Kodak No.33 5x7 Camera Kit
Almost want to cry putting this thing up for sale but itís time I think. I bought this camera as a bag of parts on ebay and rebuilt it. I built the bellows from a kit made by Soren (?) who was making bellows kits at the time. The material is AWESOME. Very thick and stiff. Wonderful bellows and they came out great (more his work than mine, his kits were great). I stripped the old nasty shellac off the camera and stained it with cherry stain and then oiled it. It still looks pretty damn good. It could use a nice oiling but for me itís always been a tool to use.
Kodak No.33 camera, restored with new bellows
Dark cloth fitting the camera
Fuji non W 180mm f 5.6 w/ caps, shen-hao Linhof lensboard and shutter release
Fujinon W 250mm f6.3 w/ caps, shen-hao linhof lensboard and shutter release
9 mixed film holders (8 of which are loaded with HP5 [I think!!!!!!])
Degroff Air shutter release
Tamrac lens bag
Generic backpack that fits everything
I'm going to start and sit on the price of $1000 + $50 S&H (in the US) for a while. I think it's pretty fair for a nice turnkey system. A tripod and a light meter are the only other things you'll need.
I replaced the ground glass with a Steve Hopf gridded ground glass which is awesome. I had inner edge of the back routed so that there is a 45 degree angle all the way around to prevent any reflection onto the film plane. I also modified the front standard to take Linhof lens boards vs the oddball lensboards that it originally came with. I never got around to putting a gasket around the opening, so currently there is some gaffers tape around the edge, which has worked just fine.
I think this camera is a perfect portraiture camera. It does not have ton of movements. Not a great architecture camera. Could be a good landscape camera (because itís lightweight) if you donít need a ton of movements. It has front rise/fall, rear tilt and rear swing. I really just used the front rise. Since itís so simple to set up, it has an immediacy to it that really worked well for me with portraiture. Also I think because itís a little anthropomorphic looking (kind of a cute Cyclops), people are fascinated with it. It was always a conversation starter, which was perfect for me because I was generally photographing strangers anyway. It looks really old. People want to ask about it.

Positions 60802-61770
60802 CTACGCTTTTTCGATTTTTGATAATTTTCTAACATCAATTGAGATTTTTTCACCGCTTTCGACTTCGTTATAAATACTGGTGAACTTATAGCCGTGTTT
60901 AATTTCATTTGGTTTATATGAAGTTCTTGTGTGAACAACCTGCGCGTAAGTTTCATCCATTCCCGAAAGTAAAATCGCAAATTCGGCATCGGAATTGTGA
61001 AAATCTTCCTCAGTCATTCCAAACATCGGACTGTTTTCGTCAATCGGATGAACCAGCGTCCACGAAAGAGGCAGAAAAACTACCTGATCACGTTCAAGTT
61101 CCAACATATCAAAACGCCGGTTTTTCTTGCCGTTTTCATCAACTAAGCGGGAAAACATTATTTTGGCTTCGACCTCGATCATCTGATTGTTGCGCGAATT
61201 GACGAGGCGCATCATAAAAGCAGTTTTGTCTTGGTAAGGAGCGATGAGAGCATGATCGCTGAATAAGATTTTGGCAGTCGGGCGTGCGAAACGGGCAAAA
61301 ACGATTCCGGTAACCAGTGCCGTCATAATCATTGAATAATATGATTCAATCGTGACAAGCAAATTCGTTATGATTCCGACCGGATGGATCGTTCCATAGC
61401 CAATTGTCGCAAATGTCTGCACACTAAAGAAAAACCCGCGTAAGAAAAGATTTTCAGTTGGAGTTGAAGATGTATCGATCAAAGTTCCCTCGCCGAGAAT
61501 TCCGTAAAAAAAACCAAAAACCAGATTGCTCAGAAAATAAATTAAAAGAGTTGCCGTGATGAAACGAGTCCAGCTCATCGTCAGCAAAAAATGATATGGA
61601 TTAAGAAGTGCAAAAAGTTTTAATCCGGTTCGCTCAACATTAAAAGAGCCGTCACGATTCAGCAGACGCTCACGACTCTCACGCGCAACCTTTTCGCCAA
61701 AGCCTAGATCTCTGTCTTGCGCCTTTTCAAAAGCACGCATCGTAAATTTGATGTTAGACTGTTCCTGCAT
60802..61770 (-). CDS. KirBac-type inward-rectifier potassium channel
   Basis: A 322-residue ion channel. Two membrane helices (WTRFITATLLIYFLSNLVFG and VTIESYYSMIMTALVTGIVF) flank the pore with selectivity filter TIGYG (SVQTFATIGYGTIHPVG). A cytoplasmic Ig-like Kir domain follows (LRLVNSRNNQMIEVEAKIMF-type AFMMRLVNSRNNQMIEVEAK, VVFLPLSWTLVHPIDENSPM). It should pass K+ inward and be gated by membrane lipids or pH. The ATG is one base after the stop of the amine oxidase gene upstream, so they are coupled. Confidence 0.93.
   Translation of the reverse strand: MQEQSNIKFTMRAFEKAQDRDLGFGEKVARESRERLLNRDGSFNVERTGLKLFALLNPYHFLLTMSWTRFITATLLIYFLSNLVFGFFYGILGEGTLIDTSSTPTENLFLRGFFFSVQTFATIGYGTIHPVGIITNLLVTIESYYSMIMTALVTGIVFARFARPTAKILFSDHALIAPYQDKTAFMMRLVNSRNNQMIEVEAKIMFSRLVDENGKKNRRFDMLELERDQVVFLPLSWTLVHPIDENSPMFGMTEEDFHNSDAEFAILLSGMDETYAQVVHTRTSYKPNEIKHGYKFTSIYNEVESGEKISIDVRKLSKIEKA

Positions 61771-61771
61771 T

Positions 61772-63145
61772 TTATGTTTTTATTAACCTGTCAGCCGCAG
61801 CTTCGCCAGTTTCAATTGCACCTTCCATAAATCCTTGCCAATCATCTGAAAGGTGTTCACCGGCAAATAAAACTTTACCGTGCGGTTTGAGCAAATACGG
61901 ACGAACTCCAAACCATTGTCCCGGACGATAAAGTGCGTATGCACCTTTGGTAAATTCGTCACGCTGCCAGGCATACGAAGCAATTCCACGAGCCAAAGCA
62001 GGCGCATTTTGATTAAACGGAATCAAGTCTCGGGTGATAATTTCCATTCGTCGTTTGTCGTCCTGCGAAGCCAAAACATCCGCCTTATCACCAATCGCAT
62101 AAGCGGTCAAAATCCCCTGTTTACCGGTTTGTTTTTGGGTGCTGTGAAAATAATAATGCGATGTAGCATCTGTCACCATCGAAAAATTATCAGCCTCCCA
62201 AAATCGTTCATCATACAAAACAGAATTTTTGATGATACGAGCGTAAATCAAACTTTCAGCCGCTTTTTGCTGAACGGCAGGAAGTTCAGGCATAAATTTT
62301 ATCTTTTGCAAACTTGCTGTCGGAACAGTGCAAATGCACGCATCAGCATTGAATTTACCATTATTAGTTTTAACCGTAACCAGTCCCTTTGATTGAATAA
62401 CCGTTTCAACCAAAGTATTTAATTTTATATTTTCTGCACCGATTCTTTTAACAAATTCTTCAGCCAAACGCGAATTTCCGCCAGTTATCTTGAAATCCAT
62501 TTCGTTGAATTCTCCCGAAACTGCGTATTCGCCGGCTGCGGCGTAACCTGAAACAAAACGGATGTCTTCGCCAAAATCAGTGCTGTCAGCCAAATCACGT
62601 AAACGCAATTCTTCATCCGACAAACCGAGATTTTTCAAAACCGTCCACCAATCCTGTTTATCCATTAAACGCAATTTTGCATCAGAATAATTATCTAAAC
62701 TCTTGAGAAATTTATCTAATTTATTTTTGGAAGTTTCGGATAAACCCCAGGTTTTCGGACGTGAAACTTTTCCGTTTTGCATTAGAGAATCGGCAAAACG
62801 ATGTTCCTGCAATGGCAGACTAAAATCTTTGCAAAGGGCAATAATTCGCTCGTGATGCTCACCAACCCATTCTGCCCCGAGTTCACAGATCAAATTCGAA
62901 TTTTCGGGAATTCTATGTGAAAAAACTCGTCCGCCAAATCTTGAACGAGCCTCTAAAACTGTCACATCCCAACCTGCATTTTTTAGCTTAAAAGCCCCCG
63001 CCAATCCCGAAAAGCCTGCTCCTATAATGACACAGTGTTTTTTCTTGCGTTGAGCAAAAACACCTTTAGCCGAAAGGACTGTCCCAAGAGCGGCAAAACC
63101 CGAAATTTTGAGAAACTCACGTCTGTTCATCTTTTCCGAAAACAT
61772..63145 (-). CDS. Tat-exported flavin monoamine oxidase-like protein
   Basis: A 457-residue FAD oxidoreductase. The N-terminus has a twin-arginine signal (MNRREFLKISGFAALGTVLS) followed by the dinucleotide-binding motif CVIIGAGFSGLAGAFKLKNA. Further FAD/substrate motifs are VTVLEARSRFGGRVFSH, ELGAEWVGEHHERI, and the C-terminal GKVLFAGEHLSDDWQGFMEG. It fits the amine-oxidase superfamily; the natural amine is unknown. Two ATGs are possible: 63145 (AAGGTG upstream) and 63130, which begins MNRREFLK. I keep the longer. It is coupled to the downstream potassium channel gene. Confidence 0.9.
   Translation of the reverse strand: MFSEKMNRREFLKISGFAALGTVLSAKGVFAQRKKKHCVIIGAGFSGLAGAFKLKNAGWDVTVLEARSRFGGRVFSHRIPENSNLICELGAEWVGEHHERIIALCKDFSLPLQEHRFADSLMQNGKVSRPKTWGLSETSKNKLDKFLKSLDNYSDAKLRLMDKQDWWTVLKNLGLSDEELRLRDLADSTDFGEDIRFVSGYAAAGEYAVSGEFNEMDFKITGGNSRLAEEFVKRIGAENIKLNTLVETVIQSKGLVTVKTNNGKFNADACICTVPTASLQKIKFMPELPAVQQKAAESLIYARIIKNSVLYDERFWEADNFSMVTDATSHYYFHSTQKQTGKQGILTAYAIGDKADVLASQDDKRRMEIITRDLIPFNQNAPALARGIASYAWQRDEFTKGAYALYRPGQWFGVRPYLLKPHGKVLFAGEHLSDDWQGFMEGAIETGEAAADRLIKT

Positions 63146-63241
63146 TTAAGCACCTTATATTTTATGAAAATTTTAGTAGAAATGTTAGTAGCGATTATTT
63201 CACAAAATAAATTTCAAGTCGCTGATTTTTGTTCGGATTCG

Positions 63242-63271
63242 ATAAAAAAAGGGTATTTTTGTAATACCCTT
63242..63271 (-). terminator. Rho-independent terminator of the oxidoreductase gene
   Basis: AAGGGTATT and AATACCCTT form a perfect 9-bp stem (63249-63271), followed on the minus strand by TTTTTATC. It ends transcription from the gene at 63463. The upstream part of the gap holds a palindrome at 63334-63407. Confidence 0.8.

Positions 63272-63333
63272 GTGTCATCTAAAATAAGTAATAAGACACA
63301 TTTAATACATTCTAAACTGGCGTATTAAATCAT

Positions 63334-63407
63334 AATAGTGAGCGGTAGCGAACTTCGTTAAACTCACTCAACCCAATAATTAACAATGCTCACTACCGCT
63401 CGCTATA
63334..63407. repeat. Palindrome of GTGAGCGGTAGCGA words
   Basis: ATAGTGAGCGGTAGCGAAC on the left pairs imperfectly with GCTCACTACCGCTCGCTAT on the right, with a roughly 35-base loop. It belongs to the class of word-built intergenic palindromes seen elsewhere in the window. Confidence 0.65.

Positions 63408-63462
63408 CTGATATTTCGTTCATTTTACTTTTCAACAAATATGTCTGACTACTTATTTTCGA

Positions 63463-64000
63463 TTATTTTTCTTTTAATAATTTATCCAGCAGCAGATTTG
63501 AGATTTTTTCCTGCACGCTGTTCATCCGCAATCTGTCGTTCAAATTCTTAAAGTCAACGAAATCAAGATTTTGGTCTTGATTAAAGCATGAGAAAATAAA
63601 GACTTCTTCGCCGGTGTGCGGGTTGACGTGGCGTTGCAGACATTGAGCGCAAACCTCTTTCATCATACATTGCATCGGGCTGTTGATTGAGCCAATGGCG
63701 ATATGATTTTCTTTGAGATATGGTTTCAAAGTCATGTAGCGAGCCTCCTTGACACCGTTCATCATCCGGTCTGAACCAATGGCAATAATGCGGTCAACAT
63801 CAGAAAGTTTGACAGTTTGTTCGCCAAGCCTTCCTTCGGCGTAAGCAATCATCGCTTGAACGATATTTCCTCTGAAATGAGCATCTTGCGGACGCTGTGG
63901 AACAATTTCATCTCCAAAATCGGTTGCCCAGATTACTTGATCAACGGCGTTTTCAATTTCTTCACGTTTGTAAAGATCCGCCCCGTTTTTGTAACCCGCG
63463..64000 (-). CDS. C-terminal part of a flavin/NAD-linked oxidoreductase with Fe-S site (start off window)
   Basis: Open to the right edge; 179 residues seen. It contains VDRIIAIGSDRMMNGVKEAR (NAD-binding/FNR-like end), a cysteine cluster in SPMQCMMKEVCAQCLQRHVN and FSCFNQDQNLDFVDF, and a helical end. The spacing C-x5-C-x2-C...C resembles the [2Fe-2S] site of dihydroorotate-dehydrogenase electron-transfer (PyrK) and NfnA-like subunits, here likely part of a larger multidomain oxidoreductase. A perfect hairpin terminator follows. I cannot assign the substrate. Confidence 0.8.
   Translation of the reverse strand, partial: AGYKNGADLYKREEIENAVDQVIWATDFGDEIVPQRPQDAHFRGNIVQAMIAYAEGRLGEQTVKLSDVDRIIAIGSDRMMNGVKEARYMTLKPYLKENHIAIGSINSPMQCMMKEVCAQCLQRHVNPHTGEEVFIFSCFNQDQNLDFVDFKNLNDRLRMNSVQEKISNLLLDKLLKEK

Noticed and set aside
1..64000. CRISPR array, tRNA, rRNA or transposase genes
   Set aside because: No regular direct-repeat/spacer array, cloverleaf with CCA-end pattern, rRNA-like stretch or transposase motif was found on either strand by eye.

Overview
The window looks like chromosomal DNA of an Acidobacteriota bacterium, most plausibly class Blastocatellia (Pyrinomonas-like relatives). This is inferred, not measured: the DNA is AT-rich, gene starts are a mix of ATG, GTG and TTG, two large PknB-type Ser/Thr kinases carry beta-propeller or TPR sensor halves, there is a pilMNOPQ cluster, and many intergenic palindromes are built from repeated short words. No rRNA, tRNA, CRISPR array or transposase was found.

The only real issue with the camera is that at the joint between the camera and the tail section, thereís a little skip in the teeth. Sometimes when you are opening the camera the back will jump a tooth when you cross that joint. I just would firmly push the back into place, and that would be that. Itís a non-issue when you get used to it. Itís also missing one screw on the hinge. Never been a problem but itís there. There are some scratch marks where the teeth from the rail hit the ground glass frame. A touch of furniture polish would kill those.
The backpack works pretty well. You can jam all 9 of these film holders in there, or comfortably zip it up with 7. Itís close to perfect for the camera, 2 (or 3 lenses), a bunch of holders and whatever else you need.
The holders are a mixed bag of Lisco and Fidelity. I canít comment much about them, as I havenít used this camera in a couple of years. I believe they are all loaded with HP5. It looks like one holder is exposed. If you bought this and were kind enough to develop the film for me, Iíd send you $10. But no obligation. I canít remember what I shot on it.
The two lenses make a pretty good combination for 5x7. I used 180mm almost exclusively. This lens sounds snappy throughout, aperture blades are clean and snappy. Lens is pretty clean, normal amount of dust. Same with the 250mm. A little more patina around the shutter dial but otherwise very clean.
There's a ton of pictures here:
Here's some of the pictures I made with this thing: